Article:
Quadrant 3 activities are urgent and not important, and often misclassified as Quadrant 1. These items belong to someone else’s dream… interruptions, certain phone calls, e-mail, and meetings. These activities may be meeting others’ priorities and needs, but not your own.

Quadrant 4 is the escape Quadrant – activities that are not urgent and not important: busy work, “escape” activities, and excessive TV for example. Effective people stay out of Quadrants 3 and 4 because they aren’t central to their own heart. They shrink Quadrant 1 down to size by spending more time in Quadrant 2.

Effective time management is maximizing #2; reducing time wasters, not responding to urgent and unimportant activities and focusing on important, but not urgent activities. This will help you “do the right things” to fulfill your own heart’s desire and put the Kingdom first.

Balance your heart – Your heart needs some time in each of the following four areas. We do spend most of our time working (typicalliy 40 hours a week). However, budgeting time for play, nature and God, keeps our hearts vital, healthy, intuitive and creative.

  1. Productive time is working on the desires of your heart. Ideally, this should be our vocation and it should create wealth. God designed us to work on our dream and fulfill our purpose for being here. Working on our heart’s desire feeds our soul. In fact, “seeking the Kingdom first” means that I understand the desires God put in my heart and I am pursuing those desires (Mt 6:33).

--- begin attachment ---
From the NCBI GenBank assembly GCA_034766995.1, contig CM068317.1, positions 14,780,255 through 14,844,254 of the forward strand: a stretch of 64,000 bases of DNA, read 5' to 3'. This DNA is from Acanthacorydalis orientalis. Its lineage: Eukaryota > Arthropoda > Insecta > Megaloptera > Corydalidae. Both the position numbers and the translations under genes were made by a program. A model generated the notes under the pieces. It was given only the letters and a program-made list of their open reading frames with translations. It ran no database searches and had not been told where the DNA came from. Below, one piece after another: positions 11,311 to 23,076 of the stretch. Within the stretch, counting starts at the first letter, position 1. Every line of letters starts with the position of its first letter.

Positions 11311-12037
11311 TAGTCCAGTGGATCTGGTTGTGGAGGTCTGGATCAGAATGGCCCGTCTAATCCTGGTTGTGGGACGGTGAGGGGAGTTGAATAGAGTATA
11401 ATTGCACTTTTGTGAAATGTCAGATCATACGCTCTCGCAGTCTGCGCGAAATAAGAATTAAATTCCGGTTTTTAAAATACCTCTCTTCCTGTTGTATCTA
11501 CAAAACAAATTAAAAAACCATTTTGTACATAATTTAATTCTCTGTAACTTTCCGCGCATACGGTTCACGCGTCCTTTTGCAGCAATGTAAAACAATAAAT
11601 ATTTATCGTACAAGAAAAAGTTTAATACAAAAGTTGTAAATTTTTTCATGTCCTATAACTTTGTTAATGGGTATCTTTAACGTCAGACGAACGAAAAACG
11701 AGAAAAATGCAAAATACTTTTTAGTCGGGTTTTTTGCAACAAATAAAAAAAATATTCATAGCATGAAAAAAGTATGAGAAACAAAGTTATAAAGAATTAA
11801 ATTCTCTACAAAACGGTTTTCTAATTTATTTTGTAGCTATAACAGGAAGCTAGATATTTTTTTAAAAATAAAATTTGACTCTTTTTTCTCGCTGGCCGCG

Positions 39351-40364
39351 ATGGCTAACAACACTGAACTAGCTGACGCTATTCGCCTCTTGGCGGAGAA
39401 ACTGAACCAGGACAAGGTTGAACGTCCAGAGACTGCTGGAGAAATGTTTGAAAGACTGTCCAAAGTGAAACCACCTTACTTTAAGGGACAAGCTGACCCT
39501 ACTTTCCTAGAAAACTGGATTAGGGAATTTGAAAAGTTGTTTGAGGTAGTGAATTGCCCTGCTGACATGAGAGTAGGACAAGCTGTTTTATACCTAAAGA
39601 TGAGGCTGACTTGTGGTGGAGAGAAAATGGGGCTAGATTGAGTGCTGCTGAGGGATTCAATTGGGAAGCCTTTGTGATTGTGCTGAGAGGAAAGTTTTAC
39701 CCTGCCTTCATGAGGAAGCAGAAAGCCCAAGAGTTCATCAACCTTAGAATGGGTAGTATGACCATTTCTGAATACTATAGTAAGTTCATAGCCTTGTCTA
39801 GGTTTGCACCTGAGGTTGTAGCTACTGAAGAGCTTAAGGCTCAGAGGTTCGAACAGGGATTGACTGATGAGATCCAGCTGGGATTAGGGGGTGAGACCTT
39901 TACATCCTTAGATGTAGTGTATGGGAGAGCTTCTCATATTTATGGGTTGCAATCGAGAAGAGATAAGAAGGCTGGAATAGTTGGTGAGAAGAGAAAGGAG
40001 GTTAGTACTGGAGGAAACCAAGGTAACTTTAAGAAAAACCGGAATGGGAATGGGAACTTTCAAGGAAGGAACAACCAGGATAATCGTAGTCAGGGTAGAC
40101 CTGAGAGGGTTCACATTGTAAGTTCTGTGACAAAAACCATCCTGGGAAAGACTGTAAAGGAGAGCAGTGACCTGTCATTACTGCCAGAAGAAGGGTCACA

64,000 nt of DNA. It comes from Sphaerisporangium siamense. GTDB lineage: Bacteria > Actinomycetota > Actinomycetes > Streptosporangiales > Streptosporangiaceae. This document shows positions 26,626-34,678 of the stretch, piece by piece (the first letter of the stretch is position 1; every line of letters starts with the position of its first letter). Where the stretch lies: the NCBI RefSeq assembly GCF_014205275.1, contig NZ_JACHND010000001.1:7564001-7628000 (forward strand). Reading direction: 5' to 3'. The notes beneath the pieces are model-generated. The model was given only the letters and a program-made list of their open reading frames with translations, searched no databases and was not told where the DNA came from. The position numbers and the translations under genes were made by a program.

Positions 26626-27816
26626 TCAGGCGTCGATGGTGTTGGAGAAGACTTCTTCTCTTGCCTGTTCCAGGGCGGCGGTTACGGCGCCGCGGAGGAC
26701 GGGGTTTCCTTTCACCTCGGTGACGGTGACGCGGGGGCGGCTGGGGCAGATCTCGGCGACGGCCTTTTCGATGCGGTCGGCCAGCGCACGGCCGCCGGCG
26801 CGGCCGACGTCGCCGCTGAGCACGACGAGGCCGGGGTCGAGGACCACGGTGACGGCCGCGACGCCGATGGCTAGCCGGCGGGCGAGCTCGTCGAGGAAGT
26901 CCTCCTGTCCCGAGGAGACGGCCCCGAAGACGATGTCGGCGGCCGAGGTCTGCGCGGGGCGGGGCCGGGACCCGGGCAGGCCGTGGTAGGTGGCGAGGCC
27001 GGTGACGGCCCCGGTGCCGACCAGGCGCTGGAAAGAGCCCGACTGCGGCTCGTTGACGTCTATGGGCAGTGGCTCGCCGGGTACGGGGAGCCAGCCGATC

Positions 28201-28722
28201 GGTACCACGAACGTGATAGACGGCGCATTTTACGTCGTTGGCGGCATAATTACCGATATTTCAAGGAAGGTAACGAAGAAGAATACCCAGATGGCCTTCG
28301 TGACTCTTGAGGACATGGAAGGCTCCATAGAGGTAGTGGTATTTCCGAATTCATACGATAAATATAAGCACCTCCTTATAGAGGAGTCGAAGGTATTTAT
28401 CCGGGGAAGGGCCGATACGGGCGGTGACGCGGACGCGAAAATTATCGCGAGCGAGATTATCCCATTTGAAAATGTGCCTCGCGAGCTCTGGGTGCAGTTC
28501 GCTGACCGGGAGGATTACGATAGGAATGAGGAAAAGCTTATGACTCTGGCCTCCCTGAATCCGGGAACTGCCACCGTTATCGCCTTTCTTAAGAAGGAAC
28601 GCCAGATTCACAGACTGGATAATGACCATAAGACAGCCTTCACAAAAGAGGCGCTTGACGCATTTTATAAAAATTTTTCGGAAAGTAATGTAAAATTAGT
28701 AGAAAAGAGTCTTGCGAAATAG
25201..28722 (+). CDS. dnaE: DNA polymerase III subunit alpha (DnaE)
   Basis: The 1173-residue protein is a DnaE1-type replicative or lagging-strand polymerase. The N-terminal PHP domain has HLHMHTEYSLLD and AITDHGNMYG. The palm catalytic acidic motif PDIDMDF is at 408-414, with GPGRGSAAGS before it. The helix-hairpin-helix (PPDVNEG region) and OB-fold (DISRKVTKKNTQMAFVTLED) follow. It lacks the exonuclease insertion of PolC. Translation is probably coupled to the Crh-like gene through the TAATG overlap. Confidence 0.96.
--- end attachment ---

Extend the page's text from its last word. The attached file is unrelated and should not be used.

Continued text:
2. Play time is simply re-learning to be child-like, having fun and laughing. It can be entertainment, movies, art, a hobby, fellowship with friends, sports, sex with your spouse… you just have to enjoy it.
  3. Nature time is getting outdoors and enjoying God’s creation. Going for a walk, exploring, enjoying animals and scenery are great ways to recalibrate.
  4. Spiritual and Intuitive time is simply time in the presence of God. This can be your devotional prayer, worship, church, meditation, etc. It’s the time I set aside to hear God’s voice, experience His presence, praise His name, and talk to him. It’s your well spring for prophetic creativity.

I also found 10 suggestions on how to stop sabotaging your personal time management that are worth reading from Glenn Hirsch, Ph.D. at the University of Minnesota.

Yes! I want the Releasing Kings Newsletter.

John's weekly blog posts hit your inbox first.  Let's talk about marketplace ministry, personal purpose and changing the world!

You have Successfully Subscribed!